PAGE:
[00:28:18] Gerrit: Um, when they are reacting to me, what what's, let me rephrase that. What response or reaction does my behavior. Evoke. Yeah. Uh, and, and once I have all this, then I can work on also managing these interactions with others, but also emotions highlights. Uh, another element that is actually the third point that I wanted to make.

[00:28:43] Gerrit: We had another complete episode about emotions at work, and we mentioned there that we could actually spell emotions E hyphen motions. To illustrate that emotions deliver energy for action and human energy can be released. For instance in what should I say, desired directions. Um, so that people can really unleash energy to be highly creative.

[00:29:12] Gerrit: Innovative at work is about being productive, right? Rebecca, to getting results, but energy can also be, uh, blocked in a way or more specifically, the energy goes inwards to protecting oneself. Right. And so. Leaders need to avoid triggering these fear responses and Martin, you made a very important point when you said it's one word that can ruin everything, but it's not just the, the, the word it's also.

[00:29:46] Gerrit: The tone of voice, right? Or the facial expressions, uh, uh, frown or whatever other signals I'm sending out while I'm interacting with other people. And this comes back to scanning the environment very quickly. It comes back to our biology. So it's, it's very complex, but I think. Um, it's, it's, it's relatively simple to understand what are things that can trigger the fear response.

[00:30:15] Gerrit: It's not only a direct threat, like, oh, if you do this, or if you don't do this, something terrible will happen. It's in these, in the tiny things as, as well. And they may be more subtle, but, uh, They have the same impact. And so instead of triggering fear responses, leaders needs work on nurturing the feelings of excitement, joy, and trust.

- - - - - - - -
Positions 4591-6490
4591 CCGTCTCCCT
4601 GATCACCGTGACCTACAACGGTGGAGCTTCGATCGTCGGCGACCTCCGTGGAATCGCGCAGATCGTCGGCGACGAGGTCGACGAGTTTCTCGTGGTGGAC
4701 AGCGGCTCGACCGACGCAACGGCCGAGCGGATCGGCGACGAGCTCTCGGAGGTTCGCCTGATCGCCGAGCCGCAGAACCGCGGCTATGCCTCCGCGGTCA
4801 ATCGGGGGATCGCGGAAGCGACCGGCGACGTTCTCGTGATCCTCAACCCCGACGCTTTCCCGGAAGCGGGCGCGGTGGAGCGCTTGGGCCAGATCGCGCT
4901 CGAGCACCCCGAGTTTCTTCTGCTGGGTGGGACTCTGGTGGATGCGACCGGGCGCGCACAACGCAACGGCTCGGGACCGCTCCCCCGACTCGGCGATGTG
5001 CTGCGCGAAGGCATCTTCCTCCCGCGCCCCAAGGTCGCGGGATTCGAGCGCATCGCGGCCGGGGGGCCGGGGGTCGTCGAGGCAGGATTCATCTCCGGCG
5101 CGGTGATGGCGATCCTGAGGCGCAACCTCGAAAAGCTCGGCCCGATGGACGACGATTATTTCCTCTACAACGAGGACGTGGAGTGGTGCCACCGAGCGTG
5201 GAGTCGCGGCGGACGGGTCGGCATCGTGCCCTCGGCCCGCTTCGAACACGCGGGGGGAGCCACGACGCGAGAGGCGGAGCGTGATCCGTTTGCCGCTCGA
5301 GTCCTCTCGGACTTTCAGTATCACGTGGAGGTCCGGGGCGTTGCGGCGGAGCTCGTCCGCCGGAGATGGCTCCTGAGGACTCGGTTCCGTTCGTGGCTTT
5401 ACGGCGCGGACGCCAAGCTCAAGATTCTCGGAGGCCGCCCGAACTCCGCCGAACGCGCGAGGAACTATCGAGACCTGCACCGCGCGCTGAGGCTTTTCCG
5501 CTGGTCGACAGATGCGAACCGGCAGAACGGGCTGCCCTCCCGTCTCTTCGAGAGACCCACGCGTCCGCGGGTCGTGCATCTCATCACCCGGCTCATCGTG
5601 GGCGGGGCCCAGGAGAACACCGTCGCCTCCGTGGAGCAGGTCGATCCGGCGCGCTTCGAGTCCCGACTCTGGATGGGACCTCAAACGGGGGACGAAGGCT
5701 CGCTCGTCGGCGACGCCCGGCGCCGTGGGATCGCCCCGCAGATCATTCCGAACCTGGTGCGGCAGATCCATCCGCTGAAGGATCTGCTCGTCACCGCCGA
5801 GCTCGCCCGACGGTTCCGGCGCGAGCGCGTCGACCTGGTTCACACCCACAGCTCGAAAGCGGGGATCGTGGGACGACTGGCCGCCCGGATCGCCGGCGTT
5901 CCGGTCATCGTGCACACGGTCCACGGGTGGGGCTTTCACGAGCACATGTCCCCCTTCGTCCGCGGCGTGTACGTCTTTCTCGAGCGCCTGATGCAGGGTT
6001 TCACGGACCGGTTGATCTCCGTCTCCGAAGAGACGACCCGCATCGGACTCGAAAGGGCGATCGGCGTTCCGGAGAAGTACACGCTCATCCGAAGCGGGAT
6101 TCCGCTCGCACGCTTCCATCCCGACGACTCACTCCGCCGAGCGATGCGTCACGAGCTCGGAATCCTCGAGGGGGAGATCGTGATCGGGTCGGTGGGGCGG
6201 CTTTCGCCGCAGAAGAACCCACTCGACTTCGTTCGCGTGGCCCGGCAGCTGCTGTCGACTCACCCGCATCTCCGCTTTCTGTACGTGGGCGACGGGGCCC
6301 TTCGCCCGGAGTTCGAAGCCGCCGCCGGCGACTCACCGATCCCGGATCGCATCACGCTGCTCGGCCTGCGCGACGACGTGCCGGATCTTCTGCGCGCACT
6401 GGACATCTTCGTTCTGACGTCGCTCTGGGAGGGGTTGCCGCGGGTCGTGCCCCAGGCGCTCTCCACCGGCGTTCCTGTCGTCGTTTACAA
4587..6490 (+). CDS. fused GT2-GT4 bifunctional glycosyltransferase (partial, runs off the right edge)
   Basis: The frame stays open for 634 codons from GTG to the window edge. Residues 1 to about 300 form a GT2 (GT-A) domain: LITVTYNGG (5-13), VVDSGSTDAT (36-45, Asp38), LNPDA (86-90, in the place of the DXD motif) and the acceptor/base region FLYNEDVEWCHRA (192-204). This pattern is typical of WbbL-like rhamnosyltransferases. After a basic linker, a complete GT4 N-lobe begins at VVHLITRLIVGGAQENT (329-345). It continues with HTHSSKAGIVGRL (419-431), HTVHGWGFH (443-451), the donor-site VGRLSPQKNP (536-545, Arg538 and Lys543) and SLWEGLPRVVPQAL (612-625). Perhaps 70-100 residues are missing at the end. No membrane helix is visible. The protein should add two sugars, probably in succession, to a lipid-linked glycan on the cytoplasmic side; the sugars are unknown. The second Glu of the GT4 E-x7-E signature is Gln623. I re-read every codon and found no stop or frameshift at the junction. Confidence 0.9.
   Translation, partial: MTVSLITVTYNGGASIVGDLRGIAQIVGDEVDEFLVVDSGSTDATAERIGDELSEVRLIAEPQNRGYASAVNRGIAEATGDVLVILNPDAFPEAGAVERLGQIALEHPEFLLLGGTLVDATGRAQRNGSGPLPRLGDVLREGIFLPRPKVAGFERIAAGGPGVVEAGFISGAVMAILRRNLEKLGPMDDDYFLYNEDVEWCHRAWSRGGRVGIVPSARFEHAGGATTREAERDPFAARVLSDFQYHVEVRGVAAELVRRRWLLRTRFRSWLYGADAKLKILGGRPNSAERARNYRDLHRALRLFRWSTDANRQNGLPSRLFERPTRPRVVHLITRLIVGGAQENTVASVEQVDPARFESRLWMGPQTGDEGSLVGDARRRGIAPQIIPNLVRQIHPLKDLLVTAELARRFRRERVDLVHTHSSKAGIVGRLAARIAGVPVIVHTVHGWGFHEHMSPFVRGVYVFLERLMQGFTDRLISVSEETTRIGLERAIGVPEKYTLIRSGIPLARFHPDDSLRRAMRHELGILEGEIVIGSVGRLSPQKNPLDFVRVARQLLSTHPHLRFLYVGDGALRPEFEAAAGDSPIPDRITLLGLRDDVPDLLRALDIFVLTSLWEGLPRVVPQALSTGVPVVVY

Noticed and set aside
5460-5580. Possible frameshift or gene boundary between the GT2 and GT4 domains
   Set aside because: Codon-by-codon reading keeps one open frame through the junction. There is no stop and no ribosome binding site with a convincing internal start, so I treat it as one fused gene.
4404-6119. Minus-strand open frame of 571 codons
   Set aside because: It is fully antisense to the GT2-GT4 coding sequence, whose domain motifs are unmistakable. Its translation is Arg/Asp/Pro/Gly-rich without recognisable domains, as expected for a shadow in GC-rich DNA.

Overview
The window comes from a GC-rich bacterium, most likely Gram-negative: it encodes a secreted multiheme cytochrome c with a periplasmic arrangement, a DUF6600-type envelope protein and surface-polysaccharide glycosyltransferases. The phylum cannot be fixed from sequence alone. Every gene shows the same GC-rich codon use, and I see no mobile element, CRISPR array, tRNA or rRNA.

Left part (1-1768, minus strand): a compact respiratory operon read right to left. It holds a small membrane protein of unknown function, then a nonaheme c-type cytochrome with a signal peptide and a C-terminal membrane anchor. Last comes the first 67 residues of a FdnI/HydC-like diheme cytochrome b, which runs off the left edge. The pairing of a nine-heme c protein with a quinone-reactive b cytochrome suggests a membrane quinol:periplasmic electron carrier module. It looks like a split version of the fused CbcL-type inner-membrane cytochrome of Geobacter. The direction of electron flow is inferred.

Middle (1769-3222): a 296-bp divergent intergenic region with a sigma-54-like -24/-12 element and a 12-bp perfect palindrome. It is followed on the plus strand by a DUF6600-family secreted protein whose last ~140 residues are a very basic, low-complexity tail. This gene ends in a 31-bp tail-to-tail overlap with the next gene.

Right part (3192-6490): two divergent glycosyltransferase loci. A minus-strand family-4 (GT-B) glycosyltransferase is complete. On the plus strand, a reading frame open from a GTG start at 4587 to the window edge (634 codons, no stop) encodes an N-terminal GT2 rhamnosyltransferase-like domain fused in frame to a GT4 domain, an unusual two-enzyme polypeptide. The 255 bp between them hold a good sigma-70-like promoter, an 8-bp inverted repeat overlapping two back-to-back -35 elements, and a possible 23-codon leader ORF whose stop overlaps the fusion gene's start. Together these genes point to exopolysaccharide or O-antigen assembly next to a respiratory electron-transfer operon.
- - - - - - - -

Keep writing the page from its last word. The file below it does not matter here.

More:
I think we have, we've covered this a lot in the other episode. And we put a link to this episode in the session notes of today's episode. Um, but with trust, we are back to relationships. Um, 

[00:30:58] Martin: And I think, and when they're talking about this, uh, these a, um, the opposite of the fear, that joy, excitement, those emotions that, that want us to work together, or that want us to, to see the best in each other, they are driven so much by appreciating a child they're showing appreciation for each other.

[00:31:23] Martin: Uh, as a leader to highlight the strength of another person rather than their weaknesses in order. And it can be as simple as just showing appreciation for the job well done or for, for actually listening and being interested in idea of a person. There, there is. So what they may assist me is there's so simple, small thing.

[00:31:47] Martin: That can make such a huge difference. And when we just discover when the change, our belief as a leader, from focus on the task to actually focus on the relationship. And applied that consistently and then becoming aware of not triggering, not triggering the fear response is, but triggering this joy and excitement, the positive sides of working together and, and, and reminding everyone of how we actually become stronger together.

[00:32:25] Martin: And then coming back to the wrap up, like you start to talk about the hunter gatherers, right? Only the ones that learn to work together survive. Then that's why their DNA is still in our DNA. So this, this positive relationships is to highlight. We are stronger together and the benefit, and I appreciate you having a relationship with me because I win from that.

[00:32:52] Martin: Then you also win from that. 

[00:32:55] Gerrit: Yeah. And Martin you're coming back to actually the biology. Yes. I agree with everything you say, but I can also see how there's a giant excitement of why do we need this? Let's say there's a lot of, um, chemistry. Neurochemistry, et cetera involved. And I think it's maybe easiest to explain.

[00:33:14] Gerrit: Let's say I see a big trend now that especially came up during the pandemic that people are increasingly concerned about people's wellbeing at work. Right. And we can look at stress from various perspectives. Of course, stress can be induced by. Simply a high workload. I feel I can't manage the tasks that are on my plate.

[00:33:39] Gerrit: Um, but again, threat or perceived threat and stress can also come from the personal interactions, especially from the boss. And so if you have stress, no matter where it's coming from. The cortisol levels in your blood are increased, right? And cortisol is, is nothing inherently bad. We need cortisol for instance, in the morning to wake up.

[00:34:05] Gerrit: But if you have too much cortisol in your blood all the time, then because cortisol helps you to. You can sleep well. And I think everybody knows that when you get bad sleep over an extended period of time, your ability to perform is massively compromised. Um, if you're not getting good sleep for a tool on time, you're getting sick.